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Theodore 'Ted' Sullivan, 86, owned crane installation firm and ran hundreds of races

March 24, 1932 — March 3, 2019

Racing ran in the family of Theodore Reidpath "Ted" Sullivan.

When he started running in his 30s, Mr. Sullivan was following in the footsteps of his mother's brother, Charles Reidpath, who won two gold medals in the 1912 Olympics in Stockholm in the 400 meter race and as the anchor of the 400-meter relay.

Mr. Sullivan traveled far and wide to run in 5Ks, his specialty, and welcomed every birthday that advanced him to a new age bracket, where he could be the youngest in his group. "He was ecstatic about that," said his daughter-in-law Mary Ann Sullivan. And if he could beat his older brother Richard, also a well-known local runner, "that was like finding a diamond," she said.

Mr. Sullivan, 86, of Amherst, died March 3, 2019, in Beechwood Continuing Care in Getzville after an illness of several months.

Mr. Sullivan was born on March 24, 1932, the youngest child of Frederick and Muriel May Reidpath Sullivan, who lived on Tillinghast Avenue. Frederic Sullivan was the treasurer of a wholesale lumber firm. The Sullivans had five children: Muriel, Frederick Jr., John, Richard and Theodore, who was known as Ted from childhood.

Mr. Sullivan graduated from Bennett High School and studied for a few years at Lafayette College in Easton, Pa., before leaving to enter the U.S. Marine Corps on March 3, 1954. He became a test pilot and a flight instructor for the FJ-2 Fury fighter jet.

While in Washington, D.C., he met Joan Lorraine Teller. They married on May 23, 1955, in Texas, where he was stationed.

After being discharged on Sept. 3, 1956, Mr. Sullivan finished his degree in industrial engineering at Lafayette College, graduating in 1959. He and his family then returned to Western New York. The Sullivans raised their three children, Jeffery, Kimberly and Douglas, in Snyder. He and his wife moved to Williamsville in 1995.

Mr. Sullivan worked as an industrial engineer at Buffalo Forge and then at the GM Powertrain plant in Tonawanda before opening his own company, T. Sullivan Material Handling, which he owned and operated until his death. The firm, which installs cranes, will be operated by his son Jeffery.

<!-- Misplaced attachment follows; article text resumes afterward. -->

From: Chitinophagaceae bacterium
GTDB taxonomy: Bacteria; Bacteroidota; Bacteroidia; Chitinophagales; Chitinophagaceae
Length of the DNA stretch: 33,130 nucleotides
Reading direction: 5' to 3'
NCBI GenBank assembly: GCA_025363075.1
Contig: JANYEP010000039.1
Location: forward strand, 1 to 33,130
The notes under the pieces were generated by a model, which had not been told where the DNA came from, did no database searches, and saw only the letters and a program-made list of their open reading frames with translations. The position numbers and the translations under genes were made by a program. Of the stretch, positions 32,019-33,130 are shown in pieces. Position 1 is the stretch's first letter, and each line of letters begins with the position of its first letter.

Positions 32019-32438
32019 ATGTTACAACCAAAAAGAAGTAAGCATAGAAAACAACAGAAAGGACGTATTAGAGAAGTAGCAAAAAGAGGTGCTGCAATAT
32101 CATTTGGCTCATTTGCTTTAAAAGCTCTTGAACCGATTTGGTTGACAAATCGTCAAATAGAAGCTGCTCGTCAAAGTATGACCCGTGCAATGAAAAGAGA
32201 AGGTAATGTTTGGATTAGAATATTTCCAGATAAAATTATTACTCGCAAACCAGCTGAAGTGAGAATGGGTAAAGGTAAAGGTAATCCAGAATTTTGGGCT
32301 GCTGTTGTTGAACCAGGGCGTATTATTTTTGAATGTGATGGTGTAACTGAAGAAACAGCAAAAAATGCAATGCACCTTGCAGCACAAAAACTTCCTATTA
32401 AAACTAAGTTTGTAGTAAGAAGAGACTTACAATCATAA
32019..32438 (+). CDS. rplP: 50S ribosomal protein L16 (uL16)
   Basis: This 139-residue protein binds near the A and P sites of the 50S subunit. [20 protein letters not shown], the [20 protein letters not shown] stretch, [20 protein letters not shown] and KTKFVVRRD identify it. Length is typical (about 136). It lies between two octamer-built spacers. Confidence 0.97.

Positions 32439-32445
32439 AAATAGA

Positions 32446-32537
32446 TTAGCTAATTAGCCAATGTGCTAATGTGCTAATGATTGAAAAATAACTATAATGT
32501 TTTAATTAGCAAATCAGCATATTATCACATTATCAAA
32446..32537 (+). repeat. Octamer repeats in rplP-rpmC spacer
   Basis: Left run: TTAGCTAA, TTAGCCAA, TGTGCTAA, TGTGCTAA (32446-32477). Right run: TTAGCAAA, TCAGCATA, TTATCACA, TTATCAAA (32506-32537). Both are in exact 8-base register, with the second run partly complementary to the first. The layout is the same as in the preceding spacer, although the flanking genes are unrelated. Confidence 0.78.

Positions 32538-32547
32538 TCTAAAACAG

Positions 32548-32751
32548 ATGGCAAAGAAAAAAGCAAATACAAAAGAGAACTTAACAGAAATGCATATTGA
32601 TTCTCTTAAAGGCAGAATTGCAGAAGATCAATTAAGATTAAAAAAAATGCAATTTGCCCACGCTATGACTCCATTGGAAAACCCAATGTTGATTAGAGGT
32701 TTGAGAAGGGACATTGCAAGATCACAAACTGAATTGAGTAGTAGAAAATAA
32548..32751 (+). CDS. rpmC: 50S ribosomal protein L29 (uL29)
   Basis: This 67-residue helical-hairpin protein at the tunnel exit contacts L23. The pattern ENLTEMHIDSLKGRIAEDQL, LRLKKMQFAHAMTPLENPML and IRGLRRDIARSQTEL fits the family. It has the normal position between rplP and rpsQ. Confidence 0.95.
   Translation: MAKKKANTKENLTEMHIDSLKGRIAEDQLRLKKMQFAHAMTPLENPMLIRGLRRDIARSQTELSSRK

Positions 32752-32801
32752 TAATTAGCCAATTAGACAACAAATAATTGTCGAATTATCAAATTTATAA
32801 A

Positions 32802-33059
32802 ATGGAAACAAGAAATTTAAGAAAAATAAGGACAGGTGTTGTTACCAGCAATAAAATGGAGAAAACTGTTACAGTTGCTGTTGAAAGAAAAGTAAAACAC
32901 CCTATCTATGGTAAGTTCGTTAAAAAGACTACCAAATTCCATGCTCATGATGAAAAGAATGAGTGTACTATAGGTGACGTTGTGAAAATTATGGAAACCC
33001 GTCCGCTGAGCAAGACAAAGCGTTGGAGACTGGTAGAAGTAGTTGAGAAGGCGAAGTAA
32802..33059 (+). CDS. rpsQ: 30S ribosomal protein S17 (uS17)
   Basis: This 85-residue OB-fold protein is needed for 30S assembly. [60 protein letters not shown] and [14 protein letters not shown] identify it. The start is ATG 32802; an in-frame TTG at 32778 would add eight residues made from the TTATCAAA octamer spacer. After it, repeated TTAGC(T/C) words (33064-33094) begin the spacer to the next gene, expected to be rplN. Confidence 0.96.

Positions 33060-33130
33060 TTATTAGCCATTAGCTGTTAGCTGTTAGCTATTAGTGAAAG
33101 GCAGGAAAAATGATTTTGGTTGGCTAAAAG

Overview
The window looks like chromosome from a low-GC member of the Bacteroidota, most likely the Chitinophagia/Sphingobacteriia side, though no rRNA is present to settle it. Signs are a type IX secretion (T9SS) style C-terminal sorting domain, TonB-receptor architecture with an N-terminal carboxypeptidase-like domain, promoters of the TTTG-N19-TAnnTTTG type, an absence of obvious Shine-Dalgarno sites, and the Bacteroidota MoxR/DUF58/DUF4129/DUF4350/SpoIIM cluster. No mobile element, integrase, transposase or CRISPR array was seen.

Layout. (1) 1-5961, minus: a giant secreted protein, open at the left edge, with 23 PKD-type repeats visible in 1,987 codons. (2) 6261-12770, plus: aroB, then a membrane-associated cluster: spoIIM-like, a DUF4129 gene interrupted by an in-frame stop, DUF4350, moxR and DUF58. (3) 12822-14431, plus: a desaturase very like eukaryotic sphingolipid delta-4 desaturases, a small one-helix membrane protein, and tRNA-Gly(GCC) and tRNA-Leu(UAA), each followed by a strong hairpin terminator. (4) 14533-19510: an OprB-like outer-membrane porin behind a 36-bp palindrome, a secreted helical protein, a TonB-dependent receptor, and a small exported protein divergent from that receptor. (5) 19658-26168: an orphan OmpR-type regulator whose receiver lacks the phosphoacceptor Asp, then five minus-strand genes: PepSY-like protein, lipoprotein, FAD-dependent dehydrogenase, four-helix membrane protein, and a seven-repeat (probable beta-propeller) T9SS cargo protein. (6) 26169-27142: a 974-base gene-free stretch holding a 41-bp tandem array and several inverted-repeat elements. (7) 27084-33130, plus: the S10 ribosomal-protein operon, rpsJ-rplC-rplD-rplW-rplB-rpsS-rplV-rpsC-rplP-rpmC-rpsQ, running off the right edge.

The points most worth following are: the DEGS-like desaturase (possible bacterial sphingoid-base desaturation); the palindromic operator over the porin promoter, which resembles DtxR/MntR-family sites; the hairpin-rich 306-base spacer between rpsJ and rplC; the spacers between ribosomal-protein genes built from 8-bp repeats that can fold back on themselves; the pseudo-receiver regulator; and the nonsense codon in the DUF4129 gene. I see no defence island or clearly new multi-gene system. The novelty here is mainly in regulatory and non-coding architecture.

For about 10 years in the 1960s and 1970s, Mr. Sullivan was active in racing Lightning sloop-rigged sailboats. He competed at the Niagara Club, the Buffalo Yacht Club and the Canoe Club.

His family estimated that he ran some 800 races in his lifetime. He ran several marathons, including the Buffalo, Toronto and the Marine Corps Marathon in Washington, D.C., as well as the Grand Island Half Marathon, but was best known for participating in 5K races.

He was an annual participant in many races, including the Williamsville Old Home Days race, which he helped organize for many years, his daughter-in-law said. He also looked forward to the Engineering Society of Buffalo's 5K Scholarship Run.

In 2011, a Buffalo News report called Mr. Sullivan, who placed sixth in his age group of 75 to 79 in the Subaru Four-Mile Chase, "an inspiration." That Friday night race was his fourth event of the week. On Sunday he ran in the Utica Boilermaker 15K, followed by another 5K on Monday, then Thursday's YMCA 5K, for which he was also a director.

For years, Mr. Sullivan was one of a small group calling themselves the "Y's Men," who assisted the Snyder YMCA with repairs, the annual Christmas tree sale and other work. "He was very passionate about the YMCA," Mary Ann Sullivan said.

Mr. Sullivan belonged to the Belle Watling running club, which was founded by his brother Richard, as well as the Checkers running club.

"He didn't just run for the sport, that was his social life," his daughter-in-law said.

Mary Magoffin, a fellow runner who knew Mr. Sullivan for more than 20 years, described him as a dedicated runner who was "very energetic — he didn't like to sit still, he always had his calendar out planning his next race."

Mr. Sullivan was usually quiet, but had a sparkling sense of humor that emerged when he gathered with his friends from the Belle Watling club, Magoffin said. "Everyone loved him," she said.

Mrs. Sullivan died in June 1999.

Besides his brother Richard, sons Jeffery and Douglas and daughter Kimberly Gebhart, Mr. Sullivan is survived by seven grandchildren, three great-grandchildren and many nieces and nephews.

Services will be private.

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